Students work on developing and improving physical skills related to specific sports. They also increase their own personal levels of fitness. Through the program, students gain a better understanding of sport strategies and philosophies. They work on functioning as a cohesive, supportive group and on organizing themselves fairly in game situations. Units include soccer, team handball, basketball, floor hockey, and volleyball. The climbing wall presents opportunities that allow students to take responsible risks and attempt personal challenges that enhance confidence and self-esteem.
Students in Grade 7 use the library for independent study, research, and reading. Students have access to a wealth of databases and other electronic resources.
Students study the history, terminology, and basic workings of the personal computer. We take apart computers and examine the major components in depth. Students learn about microprocessors, transistors, binary code and file size. They follow this with an independent technology research project. During the second trimester, Grade 7 students code a website in HTML. Students begin the assignment by analyzing website design elements. This is followed by choosing a topic and researching and writing copy for their site. Buttons are created in Photoshop, and images are collected from different sources. Students spend several weeks compiling this information and coding their pages. In the third trimester, they learn how to use DSLR cameras. Exercises focus on camera elements such as f-stop, shutter speed, ISO, composition and analysis. The final project requires Grade 7 students to consider and compose a pictorial story using the camera techniques they learned about in class.
In Grade 7, students receive effective and responsible guidance in the area of self-identity, especially with regard to academic life. Additionally, a great deal of clinical, accurate information in the areas of nutrition, comprehensive sex education, and drug education is given. Topics may vary according to the group's particular needs as well as current events.
The spring outdoor education program is a three-day residential experience. Activities include science study, high ropes courses, rock climbing, hiking, environmental and ecology study, and a service project.
Students begin a two-year course of study that explores America’s contemporary religious pluralism. The course uses Diana Eck’s On Common Ground, a CD-ROM developed by the Pluralism Project at Harvard University. The Grade 7 course explores the basic tenets and practices of particular communities within the Hindu, Muslim, and Buddhist traditions in the United States. Students look at how the American experience has shaped each faith and how each faith has contributed to America’s contemporary religious landscape. Through biography, research, film, and guest speakers, students explore what it means to be a spiritual person, how people make decisions about their lives in the context of faith, and the ways in which people/communities are transformed by their beliefs and practices. Students identify religious pluralism in our own neighborhoods, look critically at the blessings and challenges inherent in America’s religious landscape, and develop research skills. Learning to engage conflicting views respectfully; to discern and articulate our own view; and to listen to, acknowledge, and understand views and practices different from our own are major goals of the course.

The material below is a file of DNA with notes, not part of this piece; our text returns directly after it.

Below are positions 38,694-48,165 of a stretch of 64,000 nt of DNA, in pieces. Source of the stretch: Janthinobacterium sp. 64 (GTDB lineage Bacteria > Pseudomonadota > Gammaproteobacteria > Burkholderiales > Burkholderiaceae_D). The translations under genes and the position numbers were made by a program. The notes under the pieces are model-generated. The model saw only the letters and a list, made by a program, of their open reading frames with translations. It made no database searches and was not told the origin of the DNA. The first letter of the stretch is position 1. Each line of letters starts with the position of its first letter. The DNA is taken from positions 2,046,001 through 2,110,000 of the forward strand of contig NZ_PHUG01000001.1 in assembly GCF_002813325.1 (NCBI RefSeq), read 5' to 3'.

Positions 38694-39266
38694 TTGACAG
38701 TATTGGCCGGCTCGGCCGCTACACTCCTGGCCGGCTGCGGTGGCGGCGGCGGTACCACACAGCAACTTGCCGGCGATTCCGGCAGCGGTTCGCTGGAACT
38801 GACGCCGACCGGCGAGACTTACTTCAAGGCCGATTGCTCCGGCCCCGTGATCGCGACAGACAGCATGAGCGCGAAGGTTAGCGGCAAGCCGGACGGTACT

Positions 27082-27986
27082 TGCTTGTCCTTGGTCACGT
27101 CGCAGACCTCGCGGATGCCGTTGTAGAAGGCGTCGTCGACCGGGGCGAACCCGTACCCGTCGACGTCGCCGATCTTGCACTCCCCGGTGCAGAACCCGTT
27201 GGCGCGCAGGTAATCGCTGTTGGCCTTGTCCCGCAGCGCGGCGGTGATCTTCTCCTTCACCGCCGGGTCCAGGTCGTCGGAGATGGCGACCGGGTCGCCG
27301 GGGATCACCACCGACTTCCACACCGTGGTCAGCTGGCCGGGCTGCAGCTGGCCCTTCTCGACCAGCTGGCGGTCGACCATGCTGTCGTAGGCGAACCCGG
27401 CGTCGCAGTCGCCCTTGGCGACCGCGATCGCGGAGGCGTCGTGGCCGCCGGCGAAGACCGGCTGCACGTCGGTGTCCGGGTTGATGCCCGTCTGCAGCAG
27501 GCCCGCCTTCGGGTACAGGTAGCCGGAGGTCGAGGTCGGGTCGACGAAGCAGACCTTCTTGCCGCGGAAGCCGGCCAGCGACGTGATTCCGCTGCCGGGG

The Book of Common Prayer provides the base of Chapel services. The aim is to affirm and nurture all students in their spiritual life, and to strengthen their connection to their own religious tradition. Thursday Eucharist includes non-sectarian prayers and birthday blessings in the context of Episcopal ritual. In all, the Episcopal concept of “common prayer” celebrates the diversity of religious tradition and experiences among faculty, students, and staff.
Convocation takes place each Friday morning. Led by Upper School class representatives, Convocation is a time for students and teachers to share talents and interests, perform for one another, present curriculum projects, and share community announcements.
At St. Luke’s School our service to school, neighborhood, and world is based in direct participation and active involvement. Students choose from a variety of venues to complete their community service outside of the classroom. These may include volunteering at a food pantry or working as a tutor for young children.
Grade 7 students have an expanded array of extracurricular activities.
- Fall Sports: Coed volleyball, coed soccer
- Winter Sports: Grades 7 and 8 girls' and boys' varsity basketball
- Spring Sports: Coed softball
- Literary Magazine: Libellus
- Student Council: Participation as a class representative rotates among class members. Students meet each week with the Upper School head to discuss issues; they are responsible for running weekly Convocation.
- Canteen: Students are invited to return to school on a Friday evening for a social evening of a light dinner and play in the gym, supervised by faculty members.
- DISC Dance: Students are invited to attend a supervised dance organized by the Downtown Independent Schools Consortium (DISC) that includes Grace Church School, Village Community School, Little Red and Elisabeth Irwin, Friends Seminary, City and Country, and St. Luke’s School.